Laser Damage Threshold Testing
Laser Damage Threshold (LDT), also known as Laser Induced Damage Threshold (LIDT), is one of the most important specifications to consider when integrating an optical component such as a mirror into a laser system. Using a laser in an application offers a variety of benefits to a standard light source, including monochromaticity, directionality, and coherence. Laser beams often contain high energies and are capable of damaging sensitive optical components. When integrating a laser and optical components into a system, it is crucial to understand the effects of laser beams on optical surfaces and how laser damage threshold is quantified for optical components.
The type of damage induced to an optical component by a laser beam is dependent on the wavelength, pulse length, polarization, rep rate, and spatial characteristics among other factors. During exposure to a continuous wave (CW) laser, failure can occur due to laser energy absorption and thermal damage or melting of the substrate material or the optical coating. The damage caused by a short nanosecond laser pulses is typically due to dielectric breakdown of the material that results from exposure to the high electric fields in the laser beam. For pulse widths in between these two regimes or for high rep rate laser systems, laser induced damage may result from a combination of thermally induced damage and breakdown. For ultrashort pulses, about 10ps or less, nonlinear mechanisms such as multiphoton absorption and multiphoton ionization become important.
Testing Laser Damage Threshold
Laser-Induced Damage Threshold (LIDT) testing is a good method for quantifying the amount of electromagnetic radiation an optical component can withstand. There are a variety of different LDT tests. For example, Edmund Optics follows the ISO-11254 procedures and methods, which is the industry standard for determining the laser damage threshold of an optical component. Utilizing the ISO-11254 standard enables the fair comparison between optical components from different manufacturers.
Edmund Optics' LDT testing is conducted by irradiating a number of test sites with a laser beam at different energy densities for pulsed lasers, or different power densities for CW lasers. The energy density or power density is incrementally increased at a minimum of ten sites at each increment. The process is repeated until damage is observed in 100% of the irradiated sites. The LDT is the highest energy or power level at which no damage is observed in any of the irradiated sites. Inspection of the sites is done with a Nomarsky-type Differential Interference Contrast (DIC) microscope with 100X - 150X magnification. Visible damage is observed and the results are recorded using pass/fail criteria. Figure 1 is a typical damage probability plot of exposure sites as a function of laser pulse energy.
Figure 1: Exposure Histogram of Laser Damage Threshold Probability versus Exposure Site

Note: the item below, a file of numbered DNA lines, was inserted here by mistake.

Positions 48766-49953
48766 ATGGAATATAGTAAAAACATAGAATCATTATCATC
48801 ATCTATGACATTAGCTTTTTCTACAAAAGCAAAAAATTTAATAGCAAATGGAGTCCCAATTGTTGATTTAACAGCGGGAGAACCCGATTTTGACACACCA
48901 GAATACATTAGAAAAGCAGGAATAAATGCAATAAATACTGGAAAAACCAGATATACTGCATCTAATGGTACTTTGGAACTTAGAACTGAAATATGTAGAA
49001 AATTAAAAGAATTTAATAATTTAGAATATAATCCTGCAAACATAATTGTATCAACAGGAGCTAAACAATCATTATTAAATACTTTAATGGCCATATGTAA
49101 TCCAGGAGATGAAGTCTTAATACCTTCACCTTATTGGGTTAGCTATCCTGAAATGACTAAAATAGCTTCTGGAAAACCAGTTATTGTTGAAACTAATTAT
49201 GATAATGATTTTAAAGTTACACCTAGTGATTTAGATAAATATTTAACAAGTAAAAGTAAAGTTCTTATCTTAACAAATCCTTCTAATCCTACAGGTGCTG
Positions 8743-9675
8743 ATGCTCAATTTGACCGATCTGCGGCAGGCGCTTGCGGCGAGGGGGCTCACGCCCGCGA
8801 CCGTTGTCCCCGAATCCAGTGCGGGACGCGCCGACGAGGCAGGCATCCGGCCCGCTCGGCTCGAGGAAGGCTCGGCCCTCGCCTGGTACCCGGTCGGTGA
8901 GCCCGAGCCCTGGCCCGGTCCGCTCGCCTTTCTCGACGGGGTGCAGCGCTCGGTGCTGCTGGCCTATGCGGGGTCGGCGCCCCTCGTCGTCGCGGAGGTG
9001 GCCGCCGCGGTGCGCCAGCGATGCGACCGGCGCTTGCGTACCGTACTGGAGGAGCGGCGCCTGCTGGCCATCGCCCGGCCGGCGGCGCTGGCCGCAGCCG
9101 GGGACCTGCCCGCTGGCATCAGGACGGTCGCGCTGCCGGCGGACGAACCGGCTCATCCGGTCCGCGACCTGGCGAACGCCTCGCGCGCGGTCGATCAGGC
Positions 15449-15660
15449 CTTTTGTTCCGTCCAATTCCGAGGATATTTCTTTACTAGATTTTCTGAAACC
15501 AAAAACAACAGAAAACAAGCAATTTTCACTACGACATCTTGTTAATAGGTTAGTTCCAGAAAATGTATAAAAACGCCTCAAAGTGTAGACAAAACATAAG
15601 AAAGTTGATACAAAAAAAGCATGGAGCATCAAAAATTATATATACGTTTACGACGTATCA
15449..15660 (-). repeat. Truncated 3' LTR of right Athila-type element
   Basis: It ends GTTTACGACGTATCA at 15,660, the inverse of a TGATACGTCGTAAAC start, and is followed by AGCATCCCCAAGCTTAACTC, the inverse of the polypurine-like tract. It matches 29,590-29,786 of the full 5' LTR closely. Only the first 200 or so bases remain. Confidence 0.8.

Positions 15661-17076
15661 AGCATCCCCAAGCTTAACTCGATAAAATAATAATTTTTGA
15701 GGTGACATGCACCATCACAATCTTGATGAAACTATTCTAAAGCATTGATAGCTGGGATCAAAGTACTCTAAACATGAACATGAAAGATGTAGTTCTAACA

In addition to uncoated optical components, optical coatings are also subject to damage from the presence of absorption sites and plasma burn. Figure 2 is a real-world image of coating failure due to a coating defect. For additional information on the importance of LDT testing on coatings, view The Complexities of High-Power Optical Coatings.
Figure 2: Coating Failure from 73.3 J/cm2 Source due to Coating Defect
Defining Laser Damage Threshold
There are many variables that affect the Laser Damage Threshold (LDT) of an optical component. These variables can be separated into three categories: laser, substrate, and optical coating (Table 1).
|Variables that Affect LDT/LIDT|
|Output Power||Material||Deposited Material|
|Pulse duration||Surface Quality||Deposition Process|
|Pulse Repetition Rate||Cleanliness||Pre-Coating Preparation and Cleaning|
|Beam Profile||Reactivity to the Environment||Lot-to-Lot Control|
|Beam Diameter (1/e2)||Material Absorption||Coating Design and Optimization|
|Wavelength||Material Homogeneity||Protective Layers|
LDT is typically quantified by power or energy densities for CW and pulsed lasers, respectively. Power density is the power per cross-sectional beam area of the laser beam (typically W/cm2). Similarly, energy density is the energy per cross-sectional beam area of a specific pulse duration (typically given in J/cm2). Lasers are available with a multitude of different wavelengths and pulse durations, therefore, it is useful to be able to scale LDT data to help determine if an optical component is suitable for use with a given laser. As a general rule of thumb, the following equation can be used to roughly estimate LDT from given data, LDT(λ1,τ1), LDT(λ2,τ2). This approximation only holds when scaling over relatively small wavelength or timescale ranges, and can not be used to extrapolate e.g. from ns to fs pulses, or from UV to IR.
In this equation τ1 is the laser pulse length and λ1 is the laser wavelength for the given LDT and τ2 is the laser pulse length and λ2 is the laser wavelength with unknown LDT. For example, the LDT for a mirror is 20 J/cm2 at 1064nm @ 20 ns. The LDT using the scaling rule above at 532nm and 10 ns pulse is 20 x (532/1064) x (10/20)½ or about 7 J/cm2. For longer pulses and high rep rate pulsed lasers it is also necessary to check the CW power density limit as well. The scaling equation is not applicable to ultra-short ps to fs pulsed lasers. When using “scaling” rules, safety factors of at least two times the calculated values should be applied to help ensure optical elements will not be damaged.